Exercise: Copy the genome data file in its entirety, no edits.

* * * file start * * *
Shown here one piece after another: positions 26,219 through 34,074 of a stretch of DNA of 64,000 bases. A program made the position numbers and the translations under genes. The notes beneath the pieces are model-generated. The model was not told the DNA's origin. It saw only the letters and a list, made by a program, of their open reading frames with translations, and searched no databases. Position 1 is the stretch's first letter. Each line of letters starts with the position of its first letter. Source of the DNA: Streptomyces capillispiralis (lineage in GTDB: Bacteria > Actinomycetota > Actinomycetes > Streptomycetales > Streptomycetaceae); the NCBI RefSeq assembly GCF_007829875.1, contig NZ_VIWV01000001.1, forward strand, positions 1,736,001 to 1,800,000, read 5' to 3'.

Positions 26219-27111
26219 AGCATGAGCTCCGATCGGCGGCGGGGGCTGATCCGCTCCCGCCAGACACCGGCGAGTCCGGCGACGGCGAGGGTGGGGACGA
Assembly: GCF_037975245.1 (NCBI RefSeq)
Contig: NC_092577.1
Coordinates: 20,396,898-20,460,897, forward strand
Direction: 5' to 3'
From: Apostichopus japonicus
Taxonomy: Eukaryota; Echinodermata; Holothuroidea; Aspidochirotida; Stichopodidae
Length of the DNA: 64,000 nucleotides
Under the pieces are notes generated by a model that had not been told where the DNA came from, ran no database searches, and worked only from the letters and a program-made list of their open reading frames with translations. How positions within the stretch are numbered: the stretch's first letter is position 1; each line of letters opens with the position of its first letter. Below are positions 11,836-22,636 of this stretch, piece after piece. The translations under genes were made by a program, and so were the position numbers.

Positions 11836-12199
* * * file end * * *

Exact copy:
Shown here one piece after another: positions 26,219 through 34,074 of a stretch of DNA of 64,000 bases. A program made the position numbers and the translations under genes. The notes beneath the pieces are model-generated. The model was not told the DNA's origin. It saw only the letters and a list, made by a program, of their open reading frames with translations, and searched no databases. Position 1 is the stretch's first letter. Each line of letters starts with the position of its first letter. Source of the DNA: Streptomyces capillispiralis (lineage in GTDB: Bacteria > Actinomycetota > Actinomycetes > Streptomycetales > Streptomycetaceae); the NCBI RefSeq assembly GCF_007829875.1, contig NZ_VIWV01000001.1, forward strand, positions 1,736,001 to 1,800,000, read 5' to 3'.

Positions 26219-27111
26219 AGCATGAGCTCCGATCGGCGGCGGGGGCTGATCCGCTCCCGCCAGACACCGGCGAGTCCGGCGACGGCGAGGGTGGGGACGA
Assembly: GCF_037975245.1 (NCBI RefSeq)
Contig: NC_092577.1
Coordinates: 20,396,898-20,460,897, forward strand
Direction: 5' to 3'
From: Apostichopus japonicus
Taxonomy: Eukaryota; Echinodermata; Holothuroidea; Aspidochirotida; Stichopodidae
Length of the DNA: 64,000 nucleotides
Under the pieces are notes generated by a model that had not been told where the DNA came from, ran no database searches, and worked only from the letters and a program-made list of their open reading frames with translations. How positions within the stretch are numbered: the stretch's first letter is position 1; each line of letters opens with the position of its first letter. Below are positions 11,836-22,636 of this stretch, piece after piece. The translations under genes were made by a program, and so were the position numbers.

Positions 11836-12199